When forecasting weather, meteorologists use a number of models and data sources to track shapes and movements of clouds that could indicate severe storms. However, with increasingly expanding weather data sets and looming deadlines, it is nearly impossible for them to monitor all storm formations — especially smaller-scale ones — in real time.
Now, there is a computer model that can help recognize severe storms more quickly and accurately, thanks to a team of researchers partially funded by the National Science Foundation.
The researchers from Penn State, AccuWeather, Inc. and the University of Almería in Spain developed a framework based on machine learning linear classifiers — a kind of artificial intelligence — that detects from satellite images rotational movements in clouds that might have otherwise gone unnoticed.
“The very best forecasting incorporates as much data as possible,” said Steve Wistar, senior forensic meteorologist at AccuWeather. “There’s so much to take in, as the atmosphere is infinitely complex.”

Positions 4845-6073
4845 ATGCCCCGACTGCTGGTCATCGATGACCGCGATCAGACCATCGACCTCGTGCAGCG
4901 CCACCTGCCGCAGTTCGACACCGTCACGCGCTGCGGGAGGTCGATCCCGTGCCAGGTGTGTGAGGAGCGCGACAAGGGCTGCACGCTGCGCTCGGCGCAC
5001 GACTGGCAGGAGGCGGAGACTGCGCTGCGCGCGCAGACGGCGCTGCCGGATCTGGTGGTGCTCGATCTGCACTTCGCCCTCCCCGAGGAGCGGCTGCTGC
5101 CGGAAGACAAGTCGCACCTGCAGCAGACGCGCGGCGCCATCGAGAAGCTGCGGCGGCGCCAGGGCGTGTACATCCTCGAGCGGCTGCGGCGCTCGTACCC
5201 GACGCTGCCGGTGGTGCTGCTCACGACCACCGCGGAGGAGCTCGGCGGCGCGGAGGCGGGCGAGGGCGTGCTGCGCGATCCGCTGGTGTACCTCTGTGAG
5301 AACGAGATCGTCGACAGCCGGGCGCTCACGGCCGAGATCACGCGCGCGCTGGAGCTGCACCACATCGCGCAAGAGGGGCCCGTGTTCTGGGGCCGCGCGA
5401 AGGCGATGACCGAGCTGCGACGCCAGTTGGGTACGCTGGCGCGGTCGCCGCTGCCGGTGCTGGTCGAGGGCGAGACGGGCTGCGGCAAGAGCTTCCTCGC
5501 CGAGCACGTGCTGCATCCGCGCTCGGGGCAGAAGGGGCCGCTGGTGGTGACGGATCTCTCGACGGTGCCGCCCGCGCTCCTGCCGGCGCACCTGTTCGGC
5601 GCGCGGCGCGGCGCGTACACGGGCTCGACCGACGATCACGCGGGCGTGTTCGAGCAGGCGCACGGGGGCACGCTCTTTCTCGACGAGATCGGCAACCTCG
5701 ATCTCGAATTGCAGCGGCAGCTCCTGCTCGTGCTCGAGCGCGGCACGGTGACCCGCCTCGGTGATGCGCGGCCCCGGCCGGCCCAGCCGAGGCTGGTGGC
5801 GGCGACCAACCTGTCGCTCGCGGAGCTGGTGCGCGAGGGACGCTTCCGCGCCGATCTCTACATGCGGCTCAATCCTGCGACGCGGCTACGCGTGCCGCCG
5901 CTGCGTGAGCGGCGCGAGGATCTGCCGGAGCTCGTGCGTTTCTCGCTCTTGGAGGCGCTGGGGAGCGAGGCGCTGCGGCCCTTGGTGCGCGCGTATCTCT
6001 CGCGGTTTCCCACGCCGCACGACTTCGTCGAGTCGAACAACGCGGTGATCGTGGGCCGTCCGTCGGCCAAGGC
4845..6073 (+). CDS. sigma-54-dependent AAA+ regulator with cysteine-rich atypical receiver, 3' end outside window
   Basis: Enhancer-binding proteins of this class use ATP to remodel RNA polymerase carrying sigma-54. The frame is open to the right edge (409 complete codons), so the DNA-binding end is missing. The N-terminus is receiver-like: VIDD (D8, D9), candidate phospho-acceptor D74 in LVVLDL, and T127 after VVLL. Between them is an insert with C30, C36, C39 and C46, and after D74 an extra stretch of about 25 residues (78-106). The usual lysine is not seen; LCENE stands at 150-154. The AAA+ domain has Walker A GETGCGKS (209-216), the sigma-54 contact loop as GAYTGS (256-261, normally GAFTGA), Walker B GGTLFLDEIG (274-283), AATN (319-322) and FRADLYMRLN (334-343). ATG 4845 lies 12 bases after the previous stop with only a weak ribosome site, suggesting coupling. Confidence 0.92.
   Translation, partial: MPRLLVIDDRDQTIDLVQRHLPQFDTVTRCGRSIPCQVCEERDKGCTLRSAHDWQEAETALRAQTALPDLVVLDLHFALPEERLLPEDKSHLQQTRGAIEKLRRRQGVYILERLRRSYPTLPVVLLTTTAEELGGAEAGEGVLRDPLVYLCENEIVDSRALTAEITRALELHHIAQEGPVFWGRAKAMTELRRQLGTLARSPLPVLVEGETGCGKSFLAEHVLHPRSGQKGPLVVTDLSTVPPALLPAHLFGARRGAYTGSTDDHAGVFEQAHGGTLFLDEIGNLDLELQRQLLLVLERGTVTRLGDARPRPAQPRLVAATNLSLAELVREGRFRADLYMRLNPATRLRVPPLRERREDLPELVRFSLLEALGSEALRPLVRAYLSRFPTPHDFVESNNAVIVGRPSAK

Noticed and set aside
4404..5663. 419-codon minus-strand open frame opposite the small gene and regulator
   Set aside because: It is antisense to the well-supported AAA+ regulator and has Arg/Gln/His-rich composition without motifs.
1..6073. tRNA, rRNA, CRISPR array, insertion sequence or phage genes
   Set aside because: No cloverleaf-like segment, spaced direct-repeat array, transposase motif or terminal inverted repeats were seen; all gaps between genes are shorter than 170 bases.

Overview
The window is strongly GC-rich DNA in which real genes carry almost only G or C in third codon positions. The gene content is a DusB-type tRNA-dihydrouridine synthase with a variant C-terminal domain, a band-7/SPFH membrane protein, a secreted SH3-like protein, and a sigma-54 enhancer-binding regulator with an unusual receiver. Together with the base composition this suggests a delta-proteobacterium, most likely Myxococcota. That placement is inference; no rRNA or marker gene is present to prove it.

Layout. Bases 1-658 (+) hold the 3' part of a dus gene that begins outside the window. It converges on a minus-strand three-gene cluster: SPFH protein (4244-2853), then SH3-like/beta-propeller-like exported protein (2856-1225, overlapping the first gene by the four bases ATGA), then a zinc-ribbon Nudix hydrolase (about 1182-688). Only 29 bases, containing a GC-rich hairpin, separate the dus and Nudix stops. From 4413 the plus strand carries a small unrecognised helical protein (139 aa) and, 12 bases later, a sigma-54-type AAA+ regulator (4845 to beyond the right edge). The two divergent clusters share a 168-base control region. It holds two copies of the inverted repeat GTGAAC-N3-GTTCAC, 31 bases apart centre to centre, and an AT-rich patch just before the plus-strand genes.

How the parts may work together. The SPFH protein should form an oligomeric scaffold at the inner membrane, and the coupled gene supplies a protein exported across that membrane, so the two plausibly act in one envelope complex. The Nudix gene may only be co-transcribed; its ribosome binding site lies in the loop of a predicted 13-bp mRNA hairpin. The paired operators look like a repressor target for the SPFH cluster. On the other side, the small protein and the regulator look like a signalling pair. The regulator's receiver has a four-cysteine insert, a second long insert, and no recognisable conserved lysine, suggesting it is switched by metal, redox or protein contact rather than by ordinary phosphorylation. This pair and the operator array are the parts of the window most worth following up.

The results of the project, reported in a Penn State press release and published in IEEE Transactions on Geoscience and Remote Sensing, enhance earlier work between AccuWeather and a Penn State College of Information Sciences and Technology research group led by professor James Wang.
“We recognized when our collaboration began [with AccuWeather in 2010] that a significant challenge facing meteorologists and climatologists was in making sense of the vast and continually increasing amount of data generated by Earth observation satellites, radars and sensor networks,” said Wang. “It is essential to have computerized systems analyze and learn from the data.”